California and FERC Order 2222 – A Case Study on What We Might Expect
As we inch closer to February 2022, the energy industry is preparing and closely watching what FERC Order 2222 will bring. According to FERC, it is heralded as the regulatory vehicle that will enable Distributed Energy Resources (DER) and their aggregators to participate alongside traditional generation resources in the regional wholesale markets. More specifically, it will “provide a variety of benefits including lower costs for consumers through enhanced competition, more grid flexibility and resilience, and more innovation within the electric power industry.” Given the proliferation of DERs and the forecasted projections, the industry concludes the installed capacity and output will continue to rapidly grow over the next few years. Developing a regulatory landscape makes sense to not only ensure fair and competitive practices, but to also manage risks, both in grid reliability and cybersecurity.
According to Sean Mcevoy of Veritone, the most pressing challenge is managing and processing all the data needed to accurately forecast energy supply while at the same time coupling it with optimized pricing to be competitive while not impacting reliability. California is already pressing ahead with not only encouraging DER development and piloting, but also legislating it into existence. Kavya Balaraman, writing for Utility Dive, describes what the California Public Utilities Commission (CPUC) has been doing with regards to pressing ahead on this front. One of the major concerns expressed by regulators is how this rush to market may not only impact cost, but also accessibility for customers to participate using their own renewable and storage resources.
This brings us to the next challenge facing DER aggregators – cybersecurity. In one of my earlier articles for Energy Central, I discussed DERs and the Rise of the Peer-to-Peer (P2P) Energy Marketplace. One of the important tools needed for making this initiative a reality for prosumers (consumers and producers of energy) is a digital platform that can not only allow them to manage their individual renewable and storage resources behind the meter, but also participate in a community or utility aggregator market. Of course, this reality will also present its own cybersecurity risks, not only at the distribution level, but also at the platform itself. FERC has stated in no uncertain terms that the current CIP standards are insufficient given the expected sophistication of cyberattacks against the electric utility industry. Eventually, CIP standards will not only impact distribution assets and IT, but ultimately the assets and platforms that manage aggregation or even behind the meter resources.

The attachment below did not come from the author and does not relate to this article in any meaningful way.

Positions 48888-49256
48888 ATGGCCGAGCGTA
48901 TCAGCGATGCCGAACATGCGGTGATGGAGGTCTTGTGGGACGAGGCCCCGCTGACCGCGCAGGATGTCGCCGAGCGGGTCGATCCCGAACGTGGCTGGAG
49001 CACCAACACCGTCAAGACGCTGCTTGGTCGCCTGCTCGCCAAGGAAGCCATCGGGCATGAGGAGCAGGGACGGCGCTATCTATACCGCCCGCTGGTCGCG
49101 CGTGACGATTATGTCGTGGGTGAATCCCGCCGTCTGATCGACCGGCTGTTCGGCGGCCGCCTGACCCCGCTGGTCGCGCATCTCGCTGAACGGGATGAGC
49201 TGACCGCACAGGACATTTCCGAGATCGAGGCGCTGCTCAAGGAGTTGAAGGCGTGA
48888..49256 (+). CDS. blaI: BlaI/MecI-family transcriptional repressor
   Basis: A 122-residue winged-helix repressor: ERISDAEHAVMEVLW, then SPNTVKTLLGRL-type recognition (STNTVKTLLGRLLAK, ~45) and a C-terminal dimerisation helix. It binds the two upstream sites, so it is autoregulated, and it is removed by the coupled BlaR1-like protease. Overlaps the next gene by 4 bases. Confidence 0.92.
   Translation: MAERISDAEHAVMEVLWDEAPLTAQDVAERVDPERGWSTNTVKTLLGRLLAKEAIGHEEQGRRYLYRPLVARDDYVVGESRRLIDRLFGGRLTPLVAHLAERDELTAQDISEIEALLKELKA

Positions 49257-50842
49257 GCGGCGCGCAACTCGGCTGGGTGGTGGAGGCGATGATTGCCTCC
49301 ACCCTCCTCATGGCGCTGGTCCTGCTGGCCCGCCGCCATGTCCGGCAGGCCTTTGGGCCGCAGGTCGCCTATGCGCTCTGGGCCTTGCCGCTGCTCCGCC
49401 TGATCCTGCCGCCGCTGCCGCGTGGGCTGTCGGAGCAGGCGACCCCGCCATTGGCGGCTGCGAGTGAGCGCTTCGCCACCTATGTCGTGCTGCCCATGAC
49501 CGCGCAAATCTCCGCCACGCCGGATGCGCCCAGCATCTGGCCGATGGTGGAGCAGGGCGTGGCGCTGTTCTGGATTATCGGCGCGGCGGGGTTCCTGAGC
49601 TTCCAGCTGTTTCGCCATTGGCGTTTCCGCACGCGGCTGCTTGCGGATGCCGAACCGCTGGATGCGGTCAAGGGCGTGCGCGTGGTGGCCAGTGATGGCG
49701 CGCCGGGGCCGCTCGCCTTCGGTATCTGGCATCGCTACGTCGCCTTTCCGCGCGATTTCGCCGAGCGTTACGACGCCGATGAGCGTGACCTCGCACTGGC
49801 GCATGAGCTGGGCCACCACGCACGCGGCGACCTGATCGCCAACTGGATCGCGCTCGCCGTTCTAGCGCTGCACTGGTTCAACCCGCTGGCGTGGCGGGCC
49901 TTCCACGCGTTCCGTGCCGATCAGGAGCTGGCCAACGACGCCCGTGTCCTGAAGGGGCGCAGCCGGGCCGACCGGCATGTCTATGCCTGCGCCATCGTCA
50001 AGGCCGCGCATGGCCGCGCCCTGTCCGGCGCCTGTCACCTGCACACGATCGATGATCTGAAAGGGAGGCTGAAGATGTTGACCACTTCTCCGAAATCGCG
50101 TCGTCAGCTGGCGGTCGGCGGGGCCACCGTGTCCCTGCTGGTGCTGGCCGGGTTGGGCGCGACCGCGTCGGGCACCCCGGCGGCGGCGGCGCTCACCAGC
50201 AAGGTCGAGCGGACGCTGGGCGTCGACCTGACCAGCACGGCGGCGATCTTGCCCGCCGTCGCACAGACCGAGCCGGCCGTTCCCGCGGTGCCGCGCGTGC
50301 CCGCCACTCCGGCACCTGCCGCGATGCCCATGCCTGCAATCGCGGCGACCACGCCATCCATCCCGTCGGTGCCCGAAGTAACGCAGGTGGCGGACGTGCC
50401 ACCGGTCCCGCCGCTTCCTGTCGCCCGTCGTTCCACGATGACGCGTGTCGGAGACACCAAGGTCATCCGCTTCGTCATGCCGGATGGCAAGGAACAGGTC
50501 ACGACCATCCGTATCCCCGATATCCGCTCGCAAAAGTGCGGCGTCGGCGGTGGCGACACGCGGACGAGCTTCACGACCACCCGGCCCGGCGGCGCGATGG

Recent experiences serve as a valuable learning tool, such as the ransomware attack on the Colonial Pipeline and how their vulnerability was exploited. We also see a new cautious approach from the legislative side as well, such as California Governor Gavin Newsom proclaiming natural gas to be zero-carbon. Perhaps the realization of lunging ahead with ambitious renewable goals without planning an adequate transition has brought about a much-needed pause to reevaluate. This pause seems to have led legislators to change their vernacular deeming a once vilified fuel once again acceptable. In this same vein, if we don’t pause in how we reach ahead with DERs and their management to put adequate cybersecurity measures in place, we can only hope and prepare for what may be a regulatory landscape that will require it.